La Jolla Village Merchants Association signs on as supporter of Safe Place Program

The La Jolla Village Merchants Association meeting discusses the Safe Places program during its Aug. 11 meeting.
(Ashley Mackin-Solomon)

Although the new stickers signaling a business is a “Safe Place” for members of the Asian and Pacific Islander communities have not been rolled out yet, the La Jolla Village Merchants Associated voted during its Aug. 11 meeting to be an early participant in the city of San Diego’s expanded Safe Place Program. LJVMA will hear more about the initiative at its next meeting but already decided to be on board.

Through the program, Steve Hadley, representing the office of City Councilman Joe LaCava, whose District 1 includes La Jolla, explained, “The ask is for merchants to put in their window a small decal or sticker indicating to people from numerically small or marginalized communities that the owner of that store or this property has intentionally gone to the effort to become aware that there are customers that may not feel safe … [and] is prepared to make them feel comfortable and protect them.”

He said the city would bring in an Asian American attorney to discuss the program at an upcoming LJVMA meeting, who has already shared stories with Councilman LaCava of overhearing White mothers telling their children “not to play with the Chinese children, they might be carriers of the COVID flu,” Hadley said.

“To be honest, I have experienced maybe some resentments in life but as a White, American, middle class male, I never experienced that kind of comment,” he said.

Although it was not requested (the board was only asked to docket the discussion), LJVMA unanimously voted to support the initiative.

Executive Director Jodi Rudick said, “We want to be a welcoming community to everyone and make sure everyone feels safe here. I think we do a wonderful job of that, but we can be better. This is a first step.”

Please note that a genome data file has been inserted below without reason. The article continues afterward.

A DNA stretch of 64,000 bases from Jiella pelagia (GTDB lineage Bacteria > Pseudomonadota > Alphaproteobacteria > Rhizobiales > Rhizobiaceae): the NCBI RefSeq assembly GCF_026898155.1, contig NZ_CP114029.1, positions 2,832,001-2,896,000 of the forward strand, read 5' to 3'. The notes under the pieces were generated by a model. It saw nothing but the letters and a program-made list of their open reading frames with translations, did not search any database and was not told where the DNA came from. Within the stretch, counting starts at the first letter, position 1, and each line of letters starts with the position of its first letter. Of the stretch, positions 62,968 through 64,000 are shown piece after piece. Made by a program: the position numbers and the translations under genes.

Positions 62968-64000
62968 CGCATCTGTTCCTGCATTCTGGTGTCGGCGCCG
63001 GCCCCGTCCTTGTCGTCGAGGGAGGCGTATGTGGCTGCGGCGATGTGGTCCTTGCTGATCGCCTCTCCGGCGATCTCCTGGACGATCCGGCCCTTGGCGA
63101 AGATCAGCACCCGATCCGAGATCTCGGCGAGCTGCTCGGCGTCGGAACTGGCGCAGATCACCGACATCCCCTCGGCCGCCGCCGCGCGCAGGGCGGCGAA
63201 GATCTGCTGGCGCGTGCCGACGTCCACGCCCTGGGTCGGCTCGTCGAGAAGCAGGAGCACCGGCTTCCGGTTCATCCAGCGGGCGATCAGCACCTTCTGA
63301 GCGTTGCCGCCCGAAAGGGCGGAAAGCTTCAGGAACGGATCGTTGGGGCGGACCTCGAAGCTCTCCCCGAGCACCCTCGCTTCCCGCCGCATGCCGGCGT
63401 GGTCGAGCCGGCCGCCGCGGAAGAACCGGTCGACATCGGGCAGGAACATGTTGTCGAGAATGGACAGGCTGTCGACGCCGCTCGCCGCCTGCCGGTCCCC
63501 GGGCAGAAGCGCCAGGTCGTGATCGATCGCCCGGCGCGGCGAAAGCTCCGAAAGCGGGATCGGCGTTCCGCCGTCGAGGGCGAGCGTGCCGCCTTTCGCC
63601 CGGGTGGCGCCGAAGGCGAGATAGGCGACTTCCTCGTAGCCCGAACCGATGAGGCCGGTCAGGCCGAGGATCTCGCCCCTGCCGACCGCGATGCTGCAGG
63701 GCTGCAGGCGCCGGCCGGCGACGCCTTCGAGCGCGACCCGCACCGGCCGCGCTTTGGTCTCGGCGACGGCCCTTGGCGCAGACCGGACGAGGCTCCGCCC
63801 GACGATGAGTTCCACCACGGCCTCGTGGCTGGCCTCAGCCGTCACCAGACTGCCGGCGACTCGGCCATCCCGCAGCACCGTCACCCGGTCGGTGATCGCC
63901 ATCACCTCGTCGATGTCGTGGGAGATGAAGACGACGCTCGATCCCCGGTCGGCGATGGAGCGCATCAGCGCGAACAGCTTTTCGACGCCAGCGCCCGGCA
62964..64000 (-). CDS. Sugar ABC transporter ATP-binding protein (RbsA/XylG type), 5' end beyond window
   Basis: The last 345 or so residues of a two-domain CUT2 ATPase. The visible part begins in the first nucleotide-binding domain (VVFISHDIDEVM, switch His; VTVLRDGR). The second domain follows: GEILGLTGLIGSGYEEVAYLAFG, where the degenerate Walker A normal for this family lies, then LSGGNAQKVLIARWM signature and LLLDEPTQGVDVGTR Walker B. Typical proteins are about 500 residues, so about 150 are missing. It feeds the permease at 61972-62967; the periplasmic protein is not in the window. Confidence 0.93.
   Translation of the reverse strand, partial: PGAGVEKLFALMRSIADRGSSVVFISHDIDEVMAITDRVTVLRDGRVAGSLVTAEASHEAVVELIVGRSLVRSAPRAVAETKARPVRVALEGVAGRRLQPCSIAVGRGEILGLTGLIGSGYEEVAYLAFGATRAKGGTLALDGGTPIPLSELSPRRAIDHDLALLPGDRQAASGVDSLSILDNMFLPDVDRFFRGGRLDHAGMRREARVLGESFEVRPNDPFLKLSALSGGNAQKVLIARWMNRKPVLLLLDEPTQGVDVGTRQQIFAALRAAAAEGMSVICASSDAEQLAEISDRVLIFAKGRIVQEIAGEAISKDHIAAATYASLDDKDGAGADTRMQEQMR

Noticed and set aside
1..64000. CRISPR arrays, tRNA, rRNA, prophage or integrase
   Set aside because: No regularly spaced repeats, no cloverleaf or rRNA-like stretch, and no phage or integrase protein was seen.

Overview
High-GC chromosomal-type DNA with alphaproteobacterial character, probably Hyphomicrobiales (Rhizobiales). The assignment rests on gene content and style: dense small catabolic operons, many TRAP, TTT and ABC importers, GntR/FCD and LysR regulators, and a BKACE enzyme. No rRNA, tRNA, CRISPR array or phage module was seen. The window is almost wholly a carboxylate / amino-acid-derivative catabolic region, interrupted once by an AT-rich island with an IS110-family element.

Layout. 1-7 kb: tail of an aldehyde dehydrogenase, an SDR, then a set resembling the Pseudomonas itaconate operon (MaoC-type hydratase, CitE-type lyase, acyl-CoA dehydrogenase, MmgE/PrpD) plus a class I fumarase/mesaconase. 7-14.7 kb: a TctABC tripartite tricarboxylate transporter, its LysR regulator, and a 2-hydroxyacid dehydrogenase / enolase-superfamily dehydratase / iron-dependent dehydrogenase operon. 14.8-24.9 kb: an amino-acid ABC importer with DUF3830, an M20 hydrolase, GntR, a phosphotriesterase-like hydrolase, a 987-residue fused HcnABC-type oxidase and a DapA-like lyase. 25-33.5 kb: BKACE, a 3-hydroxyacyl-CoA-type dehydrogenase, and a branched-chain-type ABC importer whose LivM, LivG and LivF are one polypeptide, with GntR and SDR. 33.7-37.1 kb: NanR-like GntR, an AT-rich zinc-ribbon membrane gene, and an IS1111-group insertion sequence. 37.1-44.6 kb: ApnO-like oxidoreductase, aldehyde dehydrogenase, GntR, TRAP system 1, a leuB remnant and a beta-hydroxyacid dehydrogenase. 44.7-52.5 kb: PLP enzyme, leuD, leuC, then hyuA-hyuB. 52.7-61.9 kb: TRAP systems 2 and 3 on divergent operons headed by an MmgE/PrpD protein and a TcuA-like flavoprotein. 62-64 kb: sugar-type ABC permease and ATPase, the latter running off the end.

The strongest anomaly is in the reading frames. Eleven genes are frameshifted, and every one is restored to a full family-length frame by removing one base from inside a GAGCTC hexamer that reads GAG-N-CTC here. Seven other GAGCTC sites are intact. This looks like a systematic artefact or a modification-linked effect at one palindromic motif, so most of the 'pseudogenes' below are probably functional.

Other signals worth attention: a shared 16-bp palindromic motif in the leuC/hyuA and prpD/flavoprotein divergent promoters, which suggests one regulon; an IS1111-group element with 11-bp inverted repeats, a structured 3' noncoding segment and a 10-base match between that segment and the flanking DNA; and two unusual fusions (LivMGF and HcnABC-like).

The Safe Place Program is an initiative was launched in April to help San Diegans clearly identify businesses that are safe places for victims of a hate crime or report suspicious activity. It was originally established to support members of the LGBTQ community, and expanded to include Asian Americans and Pacific Islanders. Each sticker contains a QR code that can be scanned to direct the user to resources for reporting hate crimes. A press conference is expected when the new stickers will be distributed.

In other LJVMA news:

Halloween Happenings: After canceling its annual “Pillage the Village” community outing last year due to COVID-19 related precautions on gatherings, the board voted to revive the event this year. Plans are to hold the trick-or-treating event the afternoon of Friday, Oct. 29, since area children are encouraged to wear costumes to school and Halloween is on a Sunday this year.

Participating merchants will hand out candy, but it is not yet known if the annual costume contest will take place.

LJVMA partnered with the San Diego Family Justice Center to host a “costume drive” leading up to the Halloween season, through which merchants are encouraged to either donate or provide a place to donate costumes that will be given to the children and teens at the center.

The Family Justice Center provides help and hope to women, men and children who are victims of family violence and sex trafficking.

Survey results: LJVMA was presented with the findings of a recent update to a survey of visitors and residents about what they would like to see in the community.

Originally commissioned in 2019, the survey was created by students from the San Diego State University School of Business and recently revisited to reflect changes in behaviors during the pandemic.

Japhet Matias Perez Estrada, a Columbia University graduate and La Jolla resident, explained, “I wanted to know how COVID influenced people’s decisions on shopping and dining and updated the project with new information.”

The majority of respondents reported living in the 92037 ZIP code.

“Over 87 percent of La Jolla locals confirmed they would like to see street fairs and events in The Village,” he said, and that the “biggest concern” from the survey was the perceived lack of parking. “It didn’t matter the age group, gender, ZIP code, everyone’s top recommendation to improve La Jolla was building more parking lots or reducing traffic.”

Next meeting: La Jolla Village Merchants Association next meets at 4 p.m. Wednesday, Sept. 8, tentatively at La Jolla/Riford Library, 7555 Draper Ave. Learn more: